The Society has recently updated and registered a new coat-of-arms. Our coat-of-arms features the symbol of the roman eagle in the shield set on top an azure blue background, which is our society colour as well as the official colour of Italy. The lower left tri-colour ribbon represents the flag of Italy, as the lower right ribbon of red and white represents the flag of Canada. The lions on either side of the shield are supporters that serve an ornamental function.
The Italian Genealogy Society of Canada had it’s most successful Fest dei Nonni or Grandparents Day Celebration at the Ciociaro Club near Windsor last Sunday, October 2, 2011. We had wonderful displays of family histories and Italian culture. There was also a very enjoyable comedy skit where society members and guests dress up like immigrants and try to answer questions questions from our President, Flavio Andreatta – who is a retired Canadian immigration officer. There was also a silent auction of various valuable and rare Italian cultural items to raise funds for the society. The dinner was excellent as well. Check out a few pictures of the event on our Picasa web album.
Lo stemma della famiglia Sellan
Through the diligent research work of Flavio Andreatta, President of the Italian Genealogy and Heraldry Society of Canada, the original authentic Italian coat-of-arms for the SELLAN surname has been found. The “blazon” or description of the coat-of-arms, states that the shield is quartered, with three horizontal black bars with gold in the first and fourth quarters and a pattern of black rhomboids or diamonds with gold in the second and third quarters. In the crest above the shield, there is an armored arm holding an unsheathed sword. The coat-of-arms is framed by a helm (or helmet) and mantling. While the helm and mantling are ornamental, they are specific to this coat-of-arms. There are many rules regarding the design of coat-of-arms. The interpretation and reproduction of the blazon of the Sellan coat-of-arms was done by a qualified heraldic artist in Italy.
Given the fairly simple design of the coat-of-arms, it is estimated that it is certainly an early version and is also the original version. It is estimated to date back to the 1300s . In addition to the coat-of-arms, it has been found that the Sellan surname has a family motto or saying, “Bellando debellas” (Latin), or “We will vanquish our enemies” (English). The origin of the saying dates back to the XIV century (1300s).
Patterns, colors and symbols used in coats-of-arms usually do have a specific meaning. But these meanings are not standardized. They are specific to the individual coat-of-arms at the time it was created. It is also possible that patterns or colors may have been chosen for aesthetic reasons. Records of the original meaning of a color or pattern in a given coat-of-arms may no longer exist. Most Italian families have a historical coat-of-arms, but not all of them. A coat-of-arms is a way of identifying a specific person. It is a type of property protected by law. No person can claim or use your coat-of-arms as theirs if it is registered to you. Traditionally, an Italian coat-of-arms is first registered to a specific person, then handed down to descendants in the family.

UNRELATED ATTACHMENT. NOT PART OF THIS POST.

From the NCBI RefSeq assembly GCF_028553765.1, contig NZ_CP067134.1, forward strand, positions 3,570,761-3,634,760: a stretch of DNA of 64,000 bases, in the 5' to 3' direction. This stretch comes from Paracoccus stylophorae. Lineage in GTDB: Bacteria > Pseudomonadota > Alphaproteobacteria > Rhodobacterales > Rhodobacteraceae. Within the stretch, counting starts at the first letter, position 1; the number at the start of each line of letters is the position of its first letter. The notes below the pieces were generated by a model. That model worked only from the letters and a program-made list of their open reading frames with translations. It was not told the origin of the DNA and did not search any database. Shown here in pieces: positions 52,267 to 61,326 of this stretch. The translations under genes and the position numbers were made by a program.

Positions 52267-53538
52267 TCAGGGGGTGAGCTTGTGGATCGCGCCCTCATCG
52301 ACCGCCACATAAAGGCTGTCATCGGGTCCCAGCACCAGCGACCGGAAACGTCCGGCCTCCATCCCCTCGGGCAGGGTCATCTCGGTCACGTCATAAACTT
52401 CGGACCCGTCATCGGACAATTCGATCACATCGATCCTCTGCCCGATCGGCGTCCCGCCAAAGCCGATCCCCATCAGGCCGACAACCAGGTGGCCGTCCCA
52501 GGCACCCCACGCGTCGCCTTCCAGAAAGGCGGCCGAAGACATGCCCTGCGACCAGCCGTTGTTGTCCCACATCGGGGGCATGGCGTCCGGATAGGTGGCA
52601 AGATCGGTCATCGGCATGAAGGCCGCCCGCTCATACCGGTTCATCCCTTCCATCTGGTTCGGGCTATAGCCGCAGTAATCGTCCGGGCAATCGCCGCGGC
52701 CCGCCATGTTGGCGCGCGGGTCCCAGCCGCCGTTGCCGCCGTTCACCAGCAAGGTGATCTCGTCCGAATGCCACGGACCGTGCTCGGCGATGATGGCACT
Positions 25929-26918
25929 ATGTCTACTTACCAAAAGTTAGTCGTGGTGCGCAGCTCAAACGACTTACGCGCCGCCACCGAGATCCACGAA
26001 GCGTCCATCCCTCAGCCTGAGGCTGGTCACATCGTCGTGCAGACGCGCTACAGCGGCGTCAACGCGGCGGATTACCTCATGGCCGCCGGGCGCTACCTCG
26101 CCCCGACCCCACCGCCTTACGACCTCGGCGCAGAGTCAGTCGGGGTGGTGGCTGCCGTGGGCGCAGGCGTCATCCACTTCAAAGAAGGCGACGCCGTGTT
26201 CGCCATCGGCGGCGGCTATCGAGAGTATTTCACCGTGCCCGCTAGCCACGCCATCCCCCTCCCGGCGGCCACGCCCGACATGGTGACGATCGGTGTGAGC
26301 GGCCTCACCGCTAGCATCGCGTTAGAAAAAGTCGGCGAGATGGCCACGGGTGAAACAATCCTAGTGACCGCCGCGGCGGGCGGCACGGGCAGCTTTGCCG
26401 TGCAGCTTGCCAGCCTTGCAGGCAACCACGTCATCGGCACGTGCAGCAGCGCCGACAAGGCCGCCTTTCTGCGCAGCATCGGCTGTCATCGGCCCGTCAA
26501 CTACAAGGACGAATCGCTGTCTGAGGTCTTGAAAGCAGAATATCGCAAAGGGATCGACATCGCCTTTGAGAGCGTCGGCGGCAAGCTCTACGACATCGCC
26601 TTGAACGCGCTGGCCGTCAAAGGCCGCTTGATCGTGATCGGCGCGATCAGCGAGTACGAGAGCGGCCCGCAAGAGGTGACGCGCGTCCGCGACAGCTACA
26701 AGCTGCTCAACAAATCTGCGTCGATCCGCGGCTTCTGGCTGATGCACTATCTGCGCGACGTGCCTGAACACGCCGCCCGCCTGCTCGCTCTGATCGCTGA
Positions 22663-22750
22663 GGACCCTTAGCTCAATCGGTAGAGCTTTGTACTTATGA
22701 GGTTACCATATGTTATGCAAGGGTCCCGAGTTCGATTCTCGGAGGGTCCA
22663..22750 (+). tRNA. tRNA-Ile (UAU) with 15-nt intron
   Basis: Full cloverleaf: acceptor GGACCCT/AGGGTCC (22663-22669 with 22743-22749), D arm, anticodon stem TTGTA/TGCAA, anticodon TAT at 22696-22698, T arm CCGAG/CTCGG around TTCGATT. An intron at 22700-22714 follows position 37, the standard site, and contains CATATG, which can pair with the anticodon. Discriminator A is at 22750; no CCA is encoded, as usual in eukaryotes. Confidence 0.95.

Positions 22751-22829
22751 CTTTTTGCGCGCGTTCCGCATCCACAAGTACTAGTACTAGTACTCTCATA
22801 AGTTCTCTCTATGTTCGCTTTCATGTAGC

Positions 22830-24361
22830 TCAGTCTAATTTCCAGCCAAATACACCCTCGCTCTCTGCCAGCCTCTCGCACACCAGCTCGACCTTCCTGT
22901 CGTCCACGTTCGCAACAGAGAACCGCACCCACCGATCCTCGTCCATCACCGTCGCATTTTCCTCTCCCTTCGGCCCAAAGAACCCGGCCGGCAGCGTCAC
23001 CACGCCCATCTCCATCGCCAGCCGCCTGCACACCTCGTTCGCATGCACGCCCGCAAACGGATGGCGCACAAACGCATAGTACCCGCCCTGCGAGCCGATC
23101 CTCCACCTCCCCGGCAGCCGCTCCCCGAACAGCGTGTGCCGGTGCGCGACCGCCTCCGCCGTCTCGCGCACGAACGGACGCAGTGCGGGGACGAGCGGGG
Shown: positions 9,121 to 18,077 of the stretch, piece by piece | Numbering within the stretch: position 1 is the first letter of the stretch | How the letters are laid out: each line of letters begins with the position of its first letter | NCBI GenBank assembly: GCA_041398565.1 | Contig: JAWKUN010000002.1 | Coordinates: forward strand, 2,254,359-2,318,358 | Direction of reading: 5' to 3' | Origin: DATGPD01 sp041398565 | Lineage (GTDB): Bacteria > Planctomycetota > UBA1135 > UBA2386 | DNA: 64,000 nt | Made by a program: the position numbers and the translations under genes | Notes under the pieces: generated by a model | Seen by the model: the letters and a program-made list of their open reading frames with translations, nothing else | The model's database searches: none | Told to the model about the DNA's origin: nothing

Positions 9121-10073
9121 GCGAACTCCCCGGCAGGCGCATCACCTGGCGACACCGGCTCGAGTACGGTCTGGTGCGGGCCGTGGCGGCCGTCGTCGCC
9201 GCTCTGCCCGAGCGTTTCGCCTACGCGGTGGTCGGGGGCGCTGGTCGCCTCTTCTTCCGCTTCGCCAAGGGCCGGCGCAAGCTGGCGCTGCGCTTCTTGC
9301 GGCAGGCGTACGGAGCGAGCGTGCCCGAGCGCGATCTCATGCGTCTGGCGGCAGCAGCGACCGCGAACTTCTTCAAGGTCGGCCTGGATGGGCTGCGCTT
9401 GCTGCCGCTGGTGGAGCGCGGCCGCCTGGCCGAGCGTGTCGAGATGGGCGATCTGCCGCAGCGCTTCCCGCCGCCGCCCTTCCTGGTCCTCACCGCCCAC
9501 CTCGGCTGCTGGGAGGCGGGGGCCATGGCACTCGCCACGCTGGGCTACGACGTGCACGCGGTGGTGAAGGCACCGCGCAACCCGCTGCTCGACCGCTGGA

A symbol of a horse saddle has been shown on the Internet and claimed to be the Sellan coat-of-arms. This certainly is NOT the Sellan coat-of-arms. It is not even a coat-of-arms at all, as it does not conform to any rule of design for coats-of-arms. The Internet is not a reliable source of information on Italian heraldry. Only the Italian Genealogy and Heraldry Society of Canada and its select partner organizations in Italy should be considered a reliable source of information on Italian heraldry. Our Society’s research library can identify whether a coat-of-arms exists for any given Italian surname.
Additional information has been found through private sources in Italy on the origin of the Sellan surname. The name SELLAN is a Trevisan-Friulian surname. Most Sellan families trace their family origins to the Friuli-Venezia Giulia region in Northeastern Italy, especially around the city of Pordenone in the province of Pordenone. Our research has shown records indicating that the Sellan surname may have originated as SELLANO from the Piemonte region in Northwestern Italy. G.B. Crollalanza noted the noble ancestry of the Sellan/Sellano surname in his book, “Dizionario Storico-Blasonico” (1886), about the blazons of Italian nobles.